Anders Holm (left), Blake Anderson (middle) and Adam DeVine (right) star in Comedy Central's "Workaholics."

Bars have become a dangerous place for Adam DeVine after the unexpected success of “Workaholics.”

DeVine plays the narcissistic, loudmouth telemarketer/partier Adam Demamp, and because of the copious amount of drugs his character does on the show, whenever he runs into fans they only seem interested in getting him plastered.

“When I go out to bars dudes are like, ‘I’ma buy you a shot.’” DeVine said. “I’m like, ‘How about a beer first?’”

Too much drinking is a problem DeVine’s character struggles with on the show, but in real life that’s the least of his worries.

The first time anyone ever recognized him from “Workaholics,” they used one of the show’s burgeoning catch phrases in the completely wrong context. In the show, “tight butthole” means something is cool, and “loose butthole” means something is not. This particular fan didn’t seem to grasp that.

“I’m stopped at a stoplight, as people normally are, and this guy walks across the street and looks at me and goes, ‘Adam.’ So I’m like, ‘Hey, what’s up man?’ And then he goes, ‘You’ve got a tight butthole man … You’re butthole is tight.’” DeVine said. “Then everybody is just staring at me like he knows the tightness or looseness of my actual butthole. Which I’m gonna go on the record and say I’m almost positive the guy didn’t.”

DeVine’s first brush with fame proved a little awkward, but nothing could compare with the initially pleasant gift he received at a concert.   

“This girl made me cupcakes, and I was like, ‘Oh, kickass. Thanks for the cupcakes,’” DeVine said. “Then I went home and found a lock of her hair in the cupcakes … like she wanted me to devour her hair or something bizarro.”

Those occasionally quirky encounters with fans are a small price to pay for the show’s other benefits, such as partying like arena rock stars with The Black Keys and filming a cameo for the new season of “Arrested Development,” where the guys will play ticket takers for an airline. DeVine describes his character in the show as “totally inept” and a “huge idiot,” not unlike his character on “Workaholics,” which is not unlike who he is off the screen.

“I’m actually dumber than the character,” he joked, before reconsidering. “The core of the person is pretty close. Like I’m a little bit of a maniac, you know. Blake [Anderson] is a little bit of a sweetheart and Ders [Anders Holm] is a little uptight.”

DeVine thinks he’d be dead if he resembled his character on the show any more closely.

“Adam Demamp wouldn’t survive in the real world — he’s just chugging stuff that you’re not supposed to chug; and jumping off things you’re not supposed to jump off of; and falling off things that you’re not supposed to fall off of,” DeVine said. “He lives a very dangerous, rock ‘n’ roll lifestyle.”

No matter how exaggerated, there is definitely more than a kernel of truth in the show. During the first season, Blake, Adam and Kyle Newacheck, who directs the bulk of the episodes and plays the wonk-eyed drug dealer, Karl, actually lived in the house they shot the show in. And before getting their break with “Workaholics,” DeVine and Holm actually worked as telemarketers. Holm did political fundraising and DeVine sold steaks, steak knives and various other worthless products.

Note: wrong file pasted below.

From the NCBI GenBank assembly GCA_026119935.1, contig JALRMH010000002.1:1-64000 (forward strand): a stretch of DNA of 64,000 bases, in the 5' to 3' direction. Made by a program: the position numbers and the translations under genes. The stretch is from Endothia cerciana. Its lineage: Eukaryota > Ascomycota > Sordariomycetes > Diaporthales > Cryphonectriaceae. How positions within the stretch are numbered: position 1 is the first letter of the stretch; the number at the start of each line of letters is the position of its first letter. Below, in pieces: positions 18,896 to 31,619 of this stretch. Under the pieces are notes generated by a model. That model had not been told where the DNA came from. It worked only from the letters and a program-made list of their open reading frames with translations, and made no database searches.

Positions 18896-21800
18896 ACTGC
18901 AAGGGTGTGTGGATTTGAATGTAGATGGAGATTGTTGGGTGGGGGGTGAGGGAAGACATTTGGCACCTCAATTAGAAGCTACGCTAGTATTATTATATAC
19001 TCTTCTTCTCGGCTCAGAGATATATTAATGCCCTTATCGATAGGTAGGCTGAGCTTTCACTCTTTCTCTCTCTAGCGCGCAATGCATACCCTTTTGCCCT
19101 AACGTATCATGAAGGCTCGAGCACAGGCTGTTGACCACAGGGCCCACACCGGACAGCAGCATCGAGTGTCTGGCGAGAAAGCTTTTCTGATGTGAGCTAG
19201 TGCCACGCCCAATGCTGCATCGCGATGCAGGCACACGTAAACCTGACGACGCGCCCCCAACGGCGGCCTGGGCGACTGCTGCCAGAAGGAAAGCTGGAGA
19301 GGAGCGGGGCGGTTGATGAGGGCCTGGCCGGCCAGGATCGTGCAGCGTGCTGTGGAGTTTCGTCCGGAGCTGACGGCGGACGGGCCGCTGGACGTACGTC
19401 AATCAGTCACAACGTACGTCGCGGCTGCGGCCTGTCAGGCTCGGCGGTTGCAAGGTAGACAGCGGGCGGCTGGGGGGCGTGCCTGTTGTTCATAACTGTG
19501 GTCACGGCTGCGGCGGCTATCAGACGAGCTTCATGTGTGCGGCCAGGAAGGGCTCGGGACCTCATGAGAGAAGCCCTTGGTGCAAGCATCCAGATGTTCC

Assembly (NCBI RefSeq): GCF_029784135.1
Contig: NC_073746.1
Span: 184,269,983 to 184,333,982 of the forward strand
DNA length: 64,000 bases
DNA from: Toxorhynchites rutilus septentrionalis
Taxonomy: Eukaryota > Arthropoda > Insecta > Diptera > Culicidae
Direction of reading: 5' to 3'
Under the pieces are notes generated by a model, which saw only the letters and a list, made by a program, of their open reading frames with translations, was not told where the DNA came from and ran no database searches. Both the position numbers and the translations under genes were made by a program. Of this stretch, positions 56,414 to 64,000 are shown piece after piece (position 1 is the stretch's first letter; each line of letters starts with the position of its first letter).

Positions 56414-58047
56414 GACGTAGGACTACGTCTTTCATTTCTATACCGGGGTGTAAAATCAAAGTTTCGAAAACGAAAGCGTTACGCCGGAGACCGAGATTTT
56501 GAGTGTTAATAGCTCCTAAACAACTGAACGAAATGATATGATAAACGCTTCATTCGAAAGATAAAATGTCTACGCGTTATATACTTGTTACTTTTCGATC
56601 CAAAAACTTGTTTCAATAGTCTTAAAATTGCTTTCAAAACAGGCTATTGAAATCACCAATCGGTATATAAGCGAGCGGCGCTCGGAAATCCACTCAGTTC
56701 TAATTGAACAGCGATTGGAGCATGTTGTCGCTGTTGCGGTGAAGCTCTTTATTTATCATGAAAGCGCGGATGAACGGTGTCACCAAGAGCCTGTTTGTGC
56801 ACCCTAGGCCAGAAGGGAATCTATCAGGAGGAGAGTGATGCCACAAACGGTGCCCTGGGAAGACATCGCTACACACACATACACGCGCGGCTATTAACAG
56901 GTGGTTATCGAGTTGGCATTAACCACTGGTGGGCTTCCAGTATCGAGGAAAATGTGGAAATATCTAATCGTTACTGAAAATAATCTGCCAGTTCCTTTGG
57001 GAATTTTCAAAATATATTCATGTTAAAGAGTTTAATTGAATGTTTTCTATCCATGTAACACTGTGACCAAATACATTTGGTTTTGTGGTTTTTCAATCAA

Needless to say, many of their ideas come from real-life experiences.

The third love of Adam’s life from season one, Chelsea Niederdeppe, is based on the actual third love of his life, Chelsea — although Niederdeppe is one of DeVine’s best friend’s last name he used because “it’s such a kickass last name.”

The episode “Checkpoint Gnarly” is actually the story of his buddy who drank a few beers, pulled up to a DUI checkpoint and bolted into the nearest bushes, leaving his car completely abandoned.

In “Booger Nights,” which premiered Wednesday, Adam and the guys try to roast one of their coworkers. The problem is no one thinks they’re funny. When watching that episode, it’s hard not to think about the guys’ humble beginnings, making Internet videos that nobody watched as the sketch comedy group Mail Order Comedy.

“Kyle, Blake and myself were roommates for like seven years,” DeVine said. “Even though we were across the country from each other when we were kids, we all have very similar tastes in music and movies and that’s why we were immediately such best friends.”

DeVine grew up and went to high school in Omaha, Neb., before moving to California because of the Jack Black and Colin Hanks movie “Orange County.”

“In the movie, Colin Hanks is like, ‘I want to go to Stanford. I can’t go to this community college, it’s horseshit.’ Then they show where they are living and it’s just hot babes in bikinis,” DeVine recalled. “I was like, I wanna go to that community college. So I moved from Omaha to Orange County and went to that community college.”

On the first day of improv class at Orange Coast College, DeVine met Blake, which led to the creation of Mail Order Comedy and eventually snowballed into a series on Comedy Central.

“I’m like, ‘This dude with the little fro is really funny — we should be writing partners.’ And then he introduced me to Kyle and we started making videos together,” DeVine said. “Then two years later I met Ders at the Second City, which is like an improv school in LA, and from then on we’ve just been making videos together.”

Ders helped Mail Order Comedy bring “Workaholics” to Comedy Central by bringing more professionalism to the group. Ders really wanted to use the videos to do something bigger, and the only way to do that was to take everything more seriously. So the guys started conducting pitch meetings once a week to present ideas.

“That doesn’t mean we weren’t drunk when we were doing our pitch meetings,” Devine said, but the group brought in better ideas and it’s all been, for lack of a better word, “tight butthole” ever since.